This chapter describes some of the evaluation models that can be used for FOSS projects. We will focus on quantitative models, since they are easier to apply and replicate, and probably, more useful. This does not mean that qualitative models are not important. But since they are more based on qualitative perception, they are very dependent on the expertise and familiarity of the expert performing the evaluation. Quantitative models try to be more independent from the person doing the analysis, but defining quantitative data that tries to capture the relevant aspects of the project being evaluated.
Of course, there are shadows in a continuum ranging from pure quantitative to pure qualitative. In fact, the models mentioned in this section may have some aspects which are at least partially qualitative.
Basics of quantitative evaluation
Quantitative evaluation is based on the identification of quantitative parameters that can be significant, and the definition of measurement models for them.
Given the number of evaluation models that exist, Stol and Ali Babar have proposed a comparison framework to evaluate them. In order to do so, the most relevant evaluation models were identified. The result of this identification process, after screening around 550 research papers, is provided in following table, with 20 approaches. The column "Orig" shows if the initiative is the result of a research (R) or an industrial (I) effort. Models have been classified as industrial if they are associated to at least one company. The column "Method" indicates the completeness of the methodology, meaning that if all required activities, tasks, inputs and outputs are outlined, the assessment methodology offers a complete guide to evaluation. If a mere set of evaluation criteria are proposed, then the authors labeled the methodology as not complete.
|Capgemini Open Source Maturity Model||2003||I||Yes|
|Evaluation Framework for Open Source Software||2004||R||No|
|A Model for Comparative Assessment of Open Source Products||2004||R||Yes|
|Navica Open Source Maturity Model||2004||I||Yes|
|Woods and Guliani's OSMM||2005||I||No|
|Open Business Readiness Rating (OpenBRR)||2005||R/I||Yes|
|Atos Origin Method for Qualification and||2006||I||Yes|
|Selection of Open Source Software (QSOS)||2006||R||No|
|Evaluation Criteria for Free/Open Source Software Products||2007||R||No|
|A Quality Model for OSS Selection||2007||R||Yes|
|Selection Process of Open Source Software||2007||R||Yes|
|Observatory for Innovation and Technological transfer on Open Source software (OITOS)||2007||R||No|
|Framework for OS Critical Systems Evaluation (FOCSE)||2007||R||No|
|Balanced Scorecards for OSS||2007||R||Yes|
|Open Business Quality Rating (OpenBQR)||2007||R||Yes|
|Evaluating OSS through Prototyping||2008||R||No|
|A Comprehensive Approach for Assessing Open Source Projects||2008||R||Yes|
|Software Quality Observatory for Open Source Software (SQO-OSS)||2008||R||No|
|An operational approach for selecting open source components in a software development project||2008||R||No|
|QualiPSo trustworthiness model OpenSource Maturity Model (OMM)||2009||R||No|
Of all these models, we have selected some that we describe in some more detail in the following sections.
The OpenBRR (Open Business Readiness Rating) is an evaluation method proposed in 2005 and sponsored most notably by Carnegie Mellon and some industrial partners (CodeZoo, SpikeSource and Intel) The OpenBRR white paper. The goal of this method is to provide an objective manner to assess community-driven projects, offering a final quantitative mark that is intended to provide a measure of its readiness to be deployed in a business environment.
Following figure provides an overview of the how OpenBRR should be applied. As can be seen, OpenBRR involves a multi-step evaluation process, that can be adjusted by the evaluator to adapt the assessment to the specific needs of the organization that wants to deploy the software under study-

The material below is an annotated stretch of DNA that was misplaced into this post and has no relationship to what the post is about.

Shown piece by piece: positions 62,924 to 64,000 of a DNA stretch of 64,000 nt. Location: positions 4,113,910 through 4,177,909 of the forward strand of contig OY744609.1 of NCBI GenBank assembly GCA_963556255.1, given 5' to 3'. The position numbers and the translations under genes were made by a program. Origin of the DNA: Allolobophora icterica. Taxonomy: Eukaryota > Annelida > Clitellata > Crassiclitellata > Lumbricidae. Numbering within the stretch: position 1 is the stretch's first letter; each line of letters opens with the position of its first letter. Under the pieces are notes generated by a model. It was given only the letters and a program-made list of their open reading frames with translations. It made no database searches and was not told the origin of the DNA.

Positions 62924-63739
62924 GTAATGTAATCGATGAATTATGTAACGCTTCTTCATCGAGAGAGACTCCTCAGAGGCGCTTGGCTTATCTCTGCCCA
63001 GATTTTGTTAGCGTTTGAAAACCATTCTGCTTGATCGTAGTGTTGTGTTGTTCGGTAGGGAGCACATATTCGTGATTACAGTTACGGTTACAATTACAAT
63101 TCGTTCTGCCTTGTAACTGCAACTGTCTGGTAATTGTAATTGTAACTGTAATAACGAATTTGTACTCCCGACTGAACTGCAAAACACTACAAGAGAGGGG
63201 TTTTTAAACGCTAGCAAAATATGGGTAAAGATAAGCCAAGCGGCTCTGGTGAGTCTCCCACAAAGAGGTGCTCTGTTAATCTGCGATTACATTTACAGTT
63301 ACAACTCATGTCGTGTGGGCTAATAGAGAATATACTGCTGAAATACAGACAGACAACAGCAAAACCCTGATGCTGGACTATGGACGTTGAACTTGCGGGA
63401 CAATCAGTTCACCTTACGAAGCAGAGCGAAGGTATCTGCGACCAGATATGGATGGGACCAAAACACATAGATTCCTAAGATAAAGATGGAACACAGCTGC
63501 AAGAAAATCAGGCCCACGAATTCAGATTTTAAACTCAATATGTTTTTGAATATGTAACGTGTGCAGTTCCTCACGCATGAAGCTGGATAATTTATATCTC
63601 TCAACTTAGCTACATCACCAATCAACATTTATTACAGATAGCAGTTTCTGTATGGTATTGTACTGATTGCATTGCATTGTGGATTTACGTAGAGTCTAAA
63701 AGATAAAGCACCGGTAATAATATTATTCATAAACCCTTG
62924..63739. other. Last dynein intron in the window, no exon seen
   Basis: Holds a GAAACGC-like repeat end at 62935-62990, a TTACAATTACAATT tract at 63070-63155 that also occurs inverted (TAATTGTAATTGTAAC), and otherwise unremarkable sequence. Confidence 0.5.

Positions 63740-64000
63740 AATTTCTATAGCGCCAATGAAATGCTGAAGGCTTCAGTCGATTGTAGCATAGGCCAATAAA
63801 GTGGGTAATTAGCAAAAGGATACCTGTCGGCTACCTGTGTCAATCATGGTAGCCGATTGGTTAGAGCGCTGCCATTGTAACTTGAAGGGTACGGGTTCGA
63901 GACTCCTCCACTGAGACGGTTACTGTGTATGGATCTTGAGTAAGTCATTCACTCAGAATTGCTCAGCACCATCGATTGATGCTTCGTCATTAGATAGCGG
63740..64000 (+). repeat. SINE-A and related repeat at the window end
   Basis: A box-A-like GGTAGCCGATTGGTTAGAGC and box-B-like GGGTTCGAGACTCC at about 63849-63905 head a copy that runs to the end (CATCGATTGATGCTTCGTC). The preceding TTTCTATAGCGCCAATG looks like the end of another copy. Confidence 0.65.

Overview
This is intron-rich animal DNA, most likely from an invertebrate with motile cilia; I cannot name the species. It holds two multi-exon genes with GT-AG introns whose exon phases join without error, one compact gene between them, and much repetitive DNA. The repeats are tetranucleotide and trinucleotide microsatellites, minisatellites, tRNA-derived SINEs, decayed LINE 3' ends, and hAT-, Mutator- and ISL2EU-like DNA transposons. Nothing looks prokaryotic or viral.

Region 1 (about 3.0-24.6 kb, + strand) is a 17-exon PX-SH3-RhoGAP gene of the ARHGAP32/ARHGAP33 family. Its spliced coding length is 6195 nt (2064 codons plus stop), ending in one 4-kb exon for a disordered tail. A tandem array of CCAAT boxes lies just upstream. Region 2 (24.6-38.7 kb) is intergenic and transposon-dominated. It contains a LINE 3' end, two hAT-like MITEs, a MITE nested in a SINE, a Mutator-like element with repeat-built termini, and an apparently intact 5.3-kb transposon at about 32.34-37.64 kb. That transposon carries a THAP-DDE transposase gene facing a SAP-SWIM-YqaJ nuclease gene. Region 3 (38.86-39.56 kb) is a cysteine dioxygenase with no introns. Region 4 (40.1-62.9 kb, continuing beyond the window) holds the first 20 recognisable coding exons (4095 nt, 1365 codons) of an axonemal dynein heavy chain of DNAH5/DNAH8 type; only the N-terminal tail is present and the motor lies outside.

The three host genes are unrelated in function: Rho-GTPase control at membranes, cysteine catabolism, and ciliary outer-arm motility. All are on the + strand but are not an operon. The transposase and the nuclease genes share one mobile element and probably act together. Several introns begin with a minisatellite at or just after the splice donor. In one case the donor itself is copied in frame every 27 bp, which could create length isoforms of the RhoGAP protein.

OpenBRR is based on gathering metrics and factual data on up to following ten categories:
For each category, a set of criteria and metrics are proposed. These inputs are then weighted and each of the above introduced categories are given a rating that ranges from 1 to 5. Then, depending on the final usage the software will be given, adopters may weight these categories, obtaining an overall rating of the project. Hence, not all categories are weighted equally, and for some scenarios a category may not be considered at all for the final rating (in that case, its weight factor would be 0%).
To help in the assessment, OpenBRR offers a spreadsheet template that can be used in the evaluation process. Many of the input data in this model are to be obtained by external tools or from the Internet. As an example, the quality category considers the following inputs:
- Number of minor releases in past 12 months
- Number of point/patch releases in past 12 months
- Number of open bugs for the last 6 months
- Number of bugs fixed in last 6 months (compared to # of bugs opened)
- Number of P1/critical bugs opened
- Average bug age for P1 in last 6 months
These inputs are rated as well from 1 to 5, and the evaluator may then weight them in a posterior step.
Udas et al. discuss in a report how to apply OpenBRR in real environments based on their experience in the evaluation of Learning Management Systems. The 31 page report is very exhaustive and provides some general guidelines to be followed when using OpenBRR. It also gives an idea of how difficult and time-consuming it is.
The OpenBRR website provided a set of examples of use of the evaluation model. Of these, the most known assessed Moodle and Sakai, two well-known learning management systems that were widely used in industry and academic institutions. As they introduce the OpenBRR assessment process very well, we will show them here in detail. You can browse the OpenBRR spreadsheet for Moodle and the OpenBRR spreadsheet for Sakai for more details.
The first step in the process is to select and weigh the criteria to be use in the evaluation process. In the case of Moodle and Sakai, the evaluators chose to use the following:
leaving out five criteria: Quality, Performance, Scalability, Architecture, and Modularity.